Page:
The Skeptic Book Contest – Hair of the Dog and Other Scientific Surprises

Karl Sabbagh’s ‘The Hair of the Dog and Other Scientific Surprises‘ is a collection of quirky scientific knowledge that will definitely make you the [scientific] life of the next party you’re at.

Science is full of surprises: the peculiar peepshow beginnings of baby incubators; the unexpected positive fallout from the H-bomb; the dinosaurs that caused sonic booms; the irrational nature of the number pi; the fifth taste sensation lurking in everyone’s taste buds which nobody knew about (except for the Japanese).Whilst shedding light on these conundrums, Karl Sabbagh shows that seemingly trivial queries or assumptions lead to a deeper understanding of how science works. Who would have thought that scientists would turn to the hypothesis ‘All swans are white’ to determine the stability of the entire universe? Or that if we choose to spend our hard-earned money on other people it might make us happier than if we spend it on ourselves?

If you’ve ever been amazed by what scientific discovery has shown us about the world (like why the hair of the dog really works!), you could win a signed copy of this book from Karl Sabbagh and The Skeptic. To enter, simply tell us your favourite ‘Scientific Surprise’ in the comment section below or email competition[at]skeptic.org.uk.

There’s no right answer for this one, just awesome science.  The contest closes Friday the 18th at 5pm GMT.

4 thoughts on “The Skeptic Book Contest – Hair of the Dog and Other Scientific Surprises

  1. At a time when more than 100 world leaders discuss in which state we should leave the planet to future generations, global warming is without a doubt the hot topic (without bad play on words) of the moment and I can t stop myself from sending a few of findings which originally came to me as a scientific surprise.
    The 2 great things about the expulsion of a mixture of gas that are by-products of the digestion process of a mammals are that 1/ it provides us with attractive headlines from reputable names in our medias such as: “Cow farts collected in plastic tank for global warming study” (telegraph) where the article is illustrated with a picture of a cow wearing a bright pink plastic tank, “Cows’ farting and burping must be brought under control!” threatens the Independent, and I will stop here to avoid excess of triviality that could potentially harm the point I am trying to make. The second great thing is that it actually allows us to reflect on our mass consumption of meat and our production methods and look at alternatives which looks well on its way after a couple of scientists created meat out of English lab. The English are keeping up with the tradition of offering poor food generation after generation which in one sense could be seen as commitment.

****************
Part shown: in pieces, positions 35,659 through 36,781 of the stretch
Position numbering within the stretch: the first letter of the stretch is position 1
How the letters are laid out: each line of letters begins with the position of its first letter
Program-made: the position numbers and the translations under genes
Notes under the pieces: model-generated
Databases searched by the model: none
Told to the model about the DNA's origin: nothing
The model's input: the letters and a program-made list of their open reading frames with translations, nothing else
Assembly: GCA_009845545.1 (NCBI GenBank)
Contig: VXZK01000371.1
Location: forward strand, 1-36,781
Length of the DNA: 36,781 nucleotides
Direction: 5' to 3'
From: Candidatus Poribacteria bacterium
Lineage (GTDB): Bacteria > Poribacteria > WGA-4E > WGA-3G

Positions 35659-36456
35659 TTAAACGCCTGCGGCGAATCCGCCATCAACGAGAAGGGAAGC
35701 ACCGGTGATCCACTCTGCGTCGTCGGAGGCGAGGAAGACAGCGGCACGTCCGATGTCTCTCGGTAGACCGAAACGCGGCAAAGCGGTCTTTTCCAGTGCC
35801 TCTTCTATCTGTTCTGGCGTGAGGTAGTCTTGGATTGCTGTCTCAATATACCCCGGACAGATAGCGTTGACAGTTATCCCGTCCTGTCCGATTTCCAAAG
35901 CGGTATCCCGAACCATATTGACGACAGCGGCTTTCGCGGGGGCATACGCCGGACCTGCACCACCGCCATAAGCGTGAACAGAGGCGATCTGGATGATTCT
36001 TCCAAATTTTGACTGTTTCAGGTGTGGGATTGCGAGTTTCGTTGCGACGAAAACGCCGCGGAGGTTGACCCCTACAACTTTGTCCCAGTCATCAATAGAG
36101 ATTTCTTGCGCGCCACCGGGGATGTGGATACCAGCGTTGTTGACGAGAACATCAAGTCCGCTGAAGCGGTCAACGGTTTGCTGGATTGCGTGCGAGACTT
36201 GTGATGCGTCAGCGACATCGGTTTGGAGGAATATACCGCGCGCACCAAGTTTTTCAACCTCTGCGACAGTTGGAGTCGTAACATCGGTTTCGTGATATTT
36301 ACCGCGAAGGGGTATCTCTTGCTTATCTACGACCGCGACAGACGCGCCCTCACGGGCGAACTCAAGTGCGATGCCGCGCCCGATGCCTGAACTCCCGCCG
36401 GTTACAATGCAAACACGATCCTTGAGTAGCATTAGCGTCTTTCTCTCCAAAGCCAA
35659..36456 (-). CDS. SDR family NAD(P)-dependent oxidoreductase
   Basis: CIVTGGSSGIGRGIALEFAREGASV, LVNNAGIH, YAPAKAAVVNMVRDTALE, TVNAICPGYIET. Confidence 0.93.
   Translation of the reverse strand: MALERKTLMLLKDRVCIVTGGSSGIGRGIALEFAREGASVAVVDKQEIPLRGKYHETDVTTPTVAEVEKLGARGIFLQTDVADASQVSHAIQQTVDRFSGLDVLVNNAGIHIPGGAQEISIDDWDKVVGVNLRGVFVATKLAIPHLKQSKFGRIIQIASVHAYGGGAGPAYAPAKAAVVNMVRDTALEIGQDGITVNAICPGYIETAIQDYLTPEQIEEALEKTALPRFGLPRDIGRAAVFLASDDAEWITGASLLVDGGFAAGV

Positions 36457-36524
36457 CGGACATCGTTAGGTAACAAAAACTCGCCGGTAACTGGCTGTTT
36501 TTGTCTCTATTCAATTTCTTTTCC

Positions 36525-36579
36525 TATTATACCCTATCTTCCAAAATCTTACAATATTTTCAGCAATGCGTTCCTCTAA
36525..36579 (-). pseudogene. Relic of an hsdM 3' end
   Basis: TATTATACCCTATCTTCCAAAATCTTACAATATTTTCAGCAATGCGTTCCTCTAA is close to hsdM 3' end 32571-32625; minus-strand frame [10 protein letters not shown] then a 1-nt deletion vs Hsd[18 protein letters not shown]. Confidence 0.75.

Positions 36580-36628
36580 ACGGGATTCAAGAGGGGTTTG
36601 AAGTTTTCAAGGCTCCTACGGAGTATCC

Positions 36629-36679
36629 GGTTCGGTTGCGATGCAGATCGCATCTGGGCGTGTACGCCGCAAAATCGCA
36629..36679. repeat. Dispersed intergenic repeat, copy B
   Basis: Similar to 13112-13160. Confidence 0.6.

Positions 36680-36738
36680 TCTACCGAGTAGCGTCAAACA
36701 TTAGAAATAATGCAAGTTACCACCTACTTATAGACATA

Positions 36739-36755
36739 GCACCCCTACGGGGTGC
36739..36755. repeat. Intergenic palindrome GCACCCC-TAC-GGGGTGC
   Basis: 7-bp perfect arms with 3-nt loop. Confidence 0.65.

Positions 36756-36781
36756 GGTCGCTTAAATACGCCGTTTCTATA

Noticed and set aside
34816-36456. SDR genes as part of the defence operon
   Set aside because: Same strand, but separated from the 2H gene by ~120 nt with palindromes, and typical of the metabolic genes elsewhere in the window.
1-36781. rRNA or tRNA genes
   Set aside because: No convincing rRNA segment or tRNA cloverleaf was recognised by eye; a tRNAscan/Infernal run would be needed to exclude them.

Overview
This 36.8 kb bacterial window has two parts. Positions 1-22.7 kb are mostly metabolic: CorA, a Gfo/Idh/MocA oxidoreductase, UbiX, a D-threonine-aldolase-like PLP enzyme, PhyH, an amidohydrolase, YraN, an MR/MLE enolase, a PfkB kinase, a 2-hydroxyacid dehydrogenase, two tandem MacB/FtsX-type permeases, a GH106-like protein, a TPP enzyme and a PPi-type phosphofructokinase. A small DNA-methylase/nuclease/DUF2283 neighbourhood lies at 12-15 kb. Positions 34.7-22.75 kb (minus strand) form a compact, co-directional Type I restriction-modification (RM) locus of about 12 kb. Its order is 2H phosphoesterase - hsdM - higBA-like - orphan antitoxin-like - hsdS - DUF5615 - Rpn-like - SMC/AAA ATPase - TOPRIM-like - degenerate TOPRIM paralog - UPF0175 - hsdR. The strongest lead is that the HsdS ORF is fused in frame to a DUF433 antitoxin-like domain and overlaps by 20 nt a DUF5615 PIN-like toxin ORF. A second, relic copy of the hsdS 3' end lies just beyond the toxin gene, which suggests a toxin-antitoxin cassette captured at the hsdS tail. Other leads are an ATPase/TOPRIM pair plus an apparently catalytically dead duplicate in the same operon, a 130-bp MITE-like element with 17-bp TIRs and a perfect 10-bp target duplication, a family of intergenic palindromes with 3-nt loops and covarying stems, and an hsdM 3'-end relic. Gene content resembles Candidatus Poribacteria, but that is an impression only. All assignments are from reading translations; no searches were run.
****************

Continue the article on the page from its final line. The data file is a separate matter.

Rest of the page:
A scientific report published in California recently claimed that dairy cows in the area were producing almost 20 pounds (almost 10 kg) of gas every year, each. Now, that s a seriously huge amount!
    If that figure is accurate, it could mean that cow farts were causing more global warming than pollution from cars in that region, as millions of cows live there. That region is California, the region the highest number of cars in the world.
    Yes, that s what I m getting at. When in 2006, I was first shown a serious article on cow’s farts being one of the major explanations of major natural phenomenon affecting billions, I went “wow”!

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